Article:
The decision by the DC Circuit Court provides the executive branch deeply troubling cover. Comparative counterterrorism analysis demonstrates granting detainees' rights are essential to lawful operational counterterrorism. It is easy to create legal constructions that justify denial of basic rights.

Our legal system is the beacon on the hill, when it protects otherwise deniable rights. The paradigm must be 'why', not 'why not'.

Hopefully the DC Circuit's decision is not the last word and the Supreme Court will render justice where justice is due. That is the essence of operational counterterrorism subject to the rule of law.


Amos Guiora is Professor of Law at SJ Quinney College of Law, University of Utah; his latest book is Freedom from Religion: Rights and National Security (OUP).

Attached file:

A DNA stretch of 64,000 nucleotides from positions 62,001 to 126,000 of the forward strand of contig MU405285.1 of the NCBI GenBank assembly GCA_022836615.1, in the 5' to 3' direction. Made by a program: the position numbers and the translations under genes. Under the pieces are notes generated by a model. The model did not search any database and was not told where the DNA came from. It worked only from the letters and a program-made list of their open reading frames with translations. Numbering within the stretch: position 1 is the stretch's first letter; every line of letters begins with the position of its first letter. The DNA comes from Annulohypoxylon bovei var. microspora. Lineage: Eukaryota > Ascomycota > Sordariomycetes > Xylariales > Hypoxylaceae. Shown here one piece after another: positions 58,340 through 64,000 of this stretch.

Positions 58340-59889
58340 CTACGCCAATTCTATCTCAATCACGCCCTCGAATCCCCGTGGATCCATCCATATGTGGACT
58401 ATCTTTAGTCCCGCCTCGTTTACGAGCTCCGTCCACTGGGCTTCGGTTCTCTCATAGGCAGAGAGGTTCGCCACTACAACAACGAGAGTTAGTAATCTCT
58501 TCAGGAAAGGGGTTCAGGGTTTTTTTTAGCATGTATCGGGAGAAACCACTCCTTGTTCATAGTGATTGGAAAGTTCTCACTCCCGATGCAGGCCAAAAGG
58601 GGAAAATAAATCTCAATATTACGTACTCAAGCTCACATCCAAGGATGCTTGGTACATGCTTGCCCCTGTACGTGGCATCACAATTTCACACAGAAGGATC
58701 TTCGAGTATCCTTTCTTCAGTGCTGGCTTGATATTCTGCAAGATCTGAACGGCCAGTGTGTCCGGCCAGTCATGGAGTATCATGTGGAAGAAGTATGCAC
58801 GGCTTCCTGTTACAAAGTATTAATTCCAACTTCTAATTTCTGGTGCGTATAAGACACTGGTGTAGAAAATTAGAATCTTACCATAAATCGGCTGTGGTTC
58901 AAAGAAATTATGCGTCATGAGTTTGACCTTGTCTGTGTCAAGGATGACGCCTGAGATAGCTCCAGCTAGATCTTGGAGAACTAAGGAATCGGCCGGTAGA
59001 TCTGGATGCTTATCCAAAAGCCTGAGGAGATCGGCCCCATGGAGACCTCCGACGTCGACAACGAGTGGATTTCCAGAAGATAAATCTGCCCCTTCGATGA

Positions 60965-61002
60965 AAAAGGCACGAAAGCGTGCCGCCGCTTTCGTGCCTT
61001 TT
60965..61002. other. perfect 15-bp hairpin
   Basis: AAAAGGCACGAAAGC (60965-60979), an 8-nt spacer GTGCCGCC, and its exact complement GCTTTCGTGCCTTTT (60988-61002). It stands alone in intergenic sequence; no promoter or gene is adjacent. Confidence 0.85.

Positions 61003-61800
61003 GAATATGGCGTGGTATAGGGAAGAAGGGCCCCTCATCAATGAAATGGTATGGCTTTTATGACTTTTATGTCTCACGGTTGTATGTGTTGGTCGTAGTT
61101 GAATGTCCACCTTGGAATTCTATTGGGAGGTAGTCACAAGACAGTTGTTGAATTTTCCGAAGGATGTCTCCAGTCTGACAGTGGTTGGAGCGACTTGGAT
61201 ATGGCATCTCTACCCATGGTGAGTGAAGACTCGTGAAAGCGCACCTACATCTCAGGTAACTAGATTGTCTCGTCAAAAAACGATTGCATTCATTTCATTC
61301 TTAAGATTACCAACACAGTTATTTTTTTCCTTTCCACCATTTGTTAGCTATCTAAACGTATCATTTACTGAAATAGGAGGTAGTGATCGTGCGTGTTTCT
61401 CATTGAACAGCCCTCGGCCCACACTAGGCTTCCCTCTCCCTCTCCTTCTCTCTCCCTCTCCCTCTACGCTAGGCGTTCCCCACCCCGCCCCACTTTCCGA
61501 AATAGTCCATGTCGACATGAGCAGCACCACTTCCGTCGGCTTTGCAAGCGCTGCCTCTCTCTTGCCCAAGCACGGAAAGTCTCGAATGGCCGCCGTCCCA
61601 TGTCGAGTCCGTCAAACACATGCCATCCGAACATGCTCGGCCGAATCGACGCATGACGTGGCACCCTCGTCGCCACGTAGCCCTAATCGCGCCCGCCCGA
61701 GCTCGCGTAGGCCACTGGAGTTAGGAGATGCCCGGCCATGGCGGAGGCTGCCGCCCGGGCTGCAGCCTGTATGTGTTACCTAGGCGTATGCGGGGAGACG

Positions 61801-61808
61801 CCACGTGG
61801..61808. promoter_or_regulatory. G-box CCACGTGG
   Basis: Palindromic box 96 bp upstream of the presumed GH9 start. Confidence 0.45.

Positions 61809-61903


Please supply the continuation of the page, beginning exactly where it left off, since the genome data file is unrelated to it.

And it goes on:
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Academic Commentary is JURIST's platform for legal academics, offering perspectives by law professors on national and international legal developments. JURIST Forum welcomes submissions (about 1000 words in length - no footnotes, please), inquiries and comments at academiccommentary@jurist.org